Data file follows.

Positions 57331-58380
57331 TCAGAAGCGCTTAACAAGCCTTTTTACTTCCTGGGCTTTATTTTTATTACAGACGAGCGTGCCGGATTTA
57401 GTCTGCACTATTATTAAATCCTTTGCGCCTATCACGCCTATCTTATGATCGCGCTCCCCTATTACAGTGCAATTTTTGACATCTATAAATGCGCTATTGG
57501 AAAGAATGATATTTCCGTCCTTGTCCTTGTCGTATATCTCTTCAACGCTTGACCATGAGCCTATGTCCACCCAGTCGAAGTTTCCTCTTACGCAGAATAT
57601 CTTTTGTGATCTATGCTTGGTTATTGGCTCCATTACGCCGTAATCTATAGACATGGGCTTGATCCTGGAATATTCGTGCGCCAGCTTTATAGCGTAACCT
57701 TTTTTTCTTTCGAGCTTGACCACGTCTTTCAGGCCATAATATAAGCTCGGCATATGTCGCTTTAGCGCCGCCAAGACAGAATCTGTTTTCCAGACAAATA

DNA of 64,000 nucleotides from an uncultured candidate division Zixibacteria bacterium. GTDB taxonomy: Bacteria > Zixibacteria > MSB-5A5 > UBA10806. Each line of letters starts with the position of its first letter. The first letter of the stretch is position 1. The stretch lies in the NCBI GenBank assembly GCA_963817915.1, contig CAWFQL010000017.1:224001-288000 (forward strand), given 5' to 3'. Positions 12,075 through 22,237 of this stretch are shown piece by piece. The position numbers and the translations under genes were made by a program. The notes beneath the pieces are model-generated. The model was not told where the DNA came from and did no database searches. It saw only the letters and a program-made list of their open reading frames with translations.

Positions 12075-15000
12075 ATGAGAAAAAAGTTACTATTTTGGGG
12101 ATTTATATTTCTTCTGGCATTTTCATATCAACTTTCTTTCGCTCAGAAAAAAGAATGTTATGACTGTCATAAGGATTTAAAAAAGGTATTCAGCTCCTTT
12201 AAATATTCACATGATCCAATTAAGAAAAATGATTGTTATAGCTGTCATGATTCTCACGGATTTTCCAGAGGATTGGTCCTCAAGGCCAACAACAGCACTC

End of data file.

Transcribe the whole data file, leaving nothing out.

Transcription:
Positions 57331-58380
57331 TCAGAAGCGCTTAACAAGCCTTTTTACTTCCTGGGCTTTATTTTTATTACAGACGAGCGTGCCGGATTTA
57401 GTCTGCACTATTATTAAATCCTTTGCGCCTATCACGCCTATCTTATGATCGCGCTCCCCTATTACAGTGCAATTTTTGACATCTATAAATGCGCTATTGG
57501 AAAGAATGATATTTCCGTCCTTGTCCTTGTCGTATATCTCTTCAACGCTTGACCATGAGCCTATGTCCACCCAGTCGAAGTTTCCTCTTACGCAGAATAT
57601 CTTTTGTGATCTATGCTTGGTTATTGGCTCCATTACGCCGTAATCTATAGACATGGGCTTGATCCTGGAATATTCGTGCGCCAGCTTTATAGCGTAACCT
57701 TTTTTTCTTTCGAGCTTGACCACGTCTTTCAGGCCATAATATAAGCTCGGCATATGTCGCTTTAGCGCCGCCAAGACAGAATCTGTTTTCCAGACAAATA

DNA of 64,000 nucleotides from an uncultured candidate division Zixibacteria bacterium. GTDB taxonomy: Bacteria > Zixibacteria > MSB-5A5 > UBA10806. Each line of letters starts with the position of its first letter. The first letter of the stretch is position 1. The stretch lies in the NCBI GenBank assembly GCA_963817915.1, contig CAWFQL010000017.1:224001-288000 (forward strand), given 5' to 3'. Positions 12,075 through 22,237 of this stretch are shown piece by piece. The position numbers and the translations under genes were made by a program. The notes beneath the pieces are model-generated. The model was not told where the DNA came from and did no database searches. It saw only the letters and a program-made list of their open reading frames with translations.

Positions 12075-15000
12075 ATGAGAAAAAAGTTACTATTTTGGGG
12101 ATTTATATTTCTTCTGGCATTTTCATATCAACTTTCTTTCGCTCAGAAAAAAGAATGTTATGACTGTCATAAGGATTTAAAAAAGGTATTCAGCTCCTTT
12201 AAATATTCACATGATCCAATTAAGAAAAATGATTGTTATAGCTGTCATGATTCTCACGGATTTTCCAGAGGATTGGTCCTCAAGGCCAACAACAGCACTC